This retrospective study was initiated after the University of Health Sciences Turkey, İstanbul Training and Research Hospital Ethics Committee decided that it was ethically appropriate with the decision dated 07.07.2010 and numbered 2/19. In the review of medical records, pregnant women in the third trimester with an Hb value of <11 g/dL were included in the study. The Declaration of Helsinki was followed throughout the study. A total of 240 third trimester patients whose Hb values were compatible with anemia who applied to the Pregnancy Polyclinic of the University of Health Sciences Turkey, İstanbul  Training and Research Hospital, Department of Obstetrics and Gynecology between 2015 and 2022 were selected as the study group. Two hundred forty healthy pregnant women without anemia were taken as the control group. In the third trimester, blood samples were taken at least twice for the diagnosis of anemia. According to the WHO, if the Hb value was <11 g/dL in any trimester, anemia was diagnosed, so patients below this value were considered to have anemia during pregnancy. Patients diagnosed with anemia in the first or second trimester were excluded from the study because they were given iron replacement. Between 28-42 weeks of gestation were considered as the third trimester. Multiple pregnancies, pregnant women who received iron replacement therapy in the first trimester, those having gestational diabetes, hypertension, systemic diseases and fetal anomalies were not included in the study.

Term singleton pregnant women between the ages of 18 and 40 years without systemic diseases, multiple pregnancies, placental adhesion anomalies, or Hb synthesis diseases were included in the study. Patient data were retrospectively scanned from medial records. Those over the age of 40 years, those who had blood transfusion in the last 3 months, and those with hematological disease who had multiple pregnancy detected on ultrasonography were excluded from the study.

Fetomaternal outcome, delivery types, hypertension, gestational diabetes, preeclampsia, ablatio placentae, polyhydramnios or oligohydramnios, premature rupture of membranes, preterm delivery, fetal birth weight, and intensive care unit rates were recorded. Gestational age at birth was defined by routine ultrasound scanning in the first trimester (between 0-13+6 weeks of gestation) (12, 13). Anemia was diagnosed according to the WHO criteria, and participants were divided into mild, moderate, and severe (3). Table 1 shows the anemia groups according to Hb values. If the fetal weight was 4000 g or more, macrosomia was diagnosed. Fetal weight <2500 g was considered as low birth weight. Patients who gave birth before 37 weeks of gestation were defined as having a premature birth. Gestational diabetus (GDM) was diagnosed with 50 g and 75 g OGCT performed between 24 and 28 weeks. The diagnosis of hypertensive diseases was made by clinical evaluation, blood, and urinalysis.

Statistical Analysis

The number of participants was determined by power analysis using G*Power version Cohen’s d effect size was 0.80; a value 0.05; the power (1-b) value was taken as 0.80, and the number of samples required for one-tailed statistical comparison of anemic and non-anemic groups was calculated as n=240 for each group (12). Data were analyzed using the SPSS version 22.0 statistical package program (Statistical Package for Social Sciences, version 22.0, SPSS Inc, Chicago, III, USA). Shapiro-Wilk test was used to determine the data distribution pattern. Variables with normal distribution were analyzed by independent sample t-test, and non-normal variables were analyzed with Mann-Whitney U test or Kruskal-Wallis test depending on the number of groups. Multivariate logistic regression analysis was performed to identify independent risk factors for anemia after adjusting for age and BMI. Data are given as mean ± standard deviation for continuous variables and as frequency (percentage) for categorical variables. Two-tailed p-values of p<0.05 were considered significant.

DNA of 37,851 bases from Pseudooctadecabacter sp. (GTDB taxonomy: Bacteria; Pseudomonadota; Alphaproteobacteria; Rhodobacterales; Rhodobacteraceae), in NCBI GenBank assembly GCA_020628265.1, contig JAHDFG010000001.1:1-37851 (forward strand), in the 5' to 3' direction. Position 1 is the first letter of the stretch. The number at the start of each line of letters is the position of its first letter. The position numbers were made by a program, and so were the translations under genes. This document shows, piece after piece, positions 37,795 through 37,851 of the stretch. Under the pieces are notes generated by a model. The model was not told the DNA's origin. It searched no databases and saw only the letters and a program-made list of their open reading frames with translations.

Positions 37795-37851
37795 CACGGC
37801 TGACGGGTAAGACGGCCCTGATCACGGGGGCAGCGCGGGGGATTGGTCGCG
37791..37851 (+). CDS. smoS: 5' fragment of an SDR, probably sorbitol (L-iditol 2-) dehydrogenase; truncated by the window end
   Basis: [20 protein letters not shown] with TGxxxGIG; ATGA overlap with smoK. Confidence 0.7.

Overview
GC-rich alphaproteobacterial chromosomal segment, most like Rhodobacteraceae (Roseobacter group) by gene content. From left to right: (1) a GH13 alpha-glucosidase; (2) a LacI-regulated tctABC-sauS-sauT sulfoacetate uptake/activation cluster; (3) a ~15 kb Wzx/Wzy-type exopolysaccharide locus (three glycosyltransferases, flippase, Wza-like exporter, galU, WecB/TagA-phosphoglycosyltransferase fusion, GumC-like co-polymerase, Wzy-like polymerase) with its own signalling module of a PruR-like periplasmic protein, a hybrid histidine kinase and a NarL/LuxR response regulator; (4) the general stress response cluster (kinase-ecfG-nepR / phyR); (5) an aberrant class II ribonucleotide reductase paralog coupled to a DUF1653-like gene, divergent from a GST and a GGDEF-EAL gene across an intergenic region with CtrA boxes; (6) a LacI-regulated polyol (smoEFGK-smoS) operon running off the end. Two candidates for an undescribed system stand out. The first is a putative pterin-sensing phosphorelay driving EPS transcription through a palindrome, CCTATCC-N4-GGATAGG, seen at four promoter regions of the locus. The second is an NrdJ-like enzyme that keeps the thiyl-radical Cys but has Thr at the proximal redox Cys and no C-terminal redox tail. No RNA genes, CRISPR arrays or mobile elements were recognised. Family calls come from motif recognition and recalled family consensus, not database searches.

According to the WHO classification of anemia, the number of patients with mild anemia (53.3%) was significantly higher than that of patients with moderate (30%) and severe anemia (16.6%) (Table 1). As can be clearly seen in Table 2, Table no significant difference was found between the demographic characteristics of the anemic and non-anemic groups. When the perinatal outcomes of the groups were compared, cesarean section rates were found to be significantly higher in the anemic group than in the non-anemic group. There was no significant difference between the groups in terms of vaginal delivery rates. Oligohydramnsiosis and GDM rates were similar in both groups. The premature birth rate was higher in the anemic group. Ablatio placenta and preterm prematüre rupture of membrane (PPROM) were higher in anemic patients. The rate of low birth weight was higher in newborns in the anemic group. Fetal distress and neonatal intensive care unit were higher in anemic pregnant women (Table 3). Multivariate logistic regression analysis revealed that high gravidity (95% confidence interval 1.176-2.677), parity  (95% confidence interval 1.138-2.033), and gestational weeks (95% confidence interval 1.003-1.006), were independent risk factors for anemia severity after adjustment for potential confounders, including age and BMI (Table 4).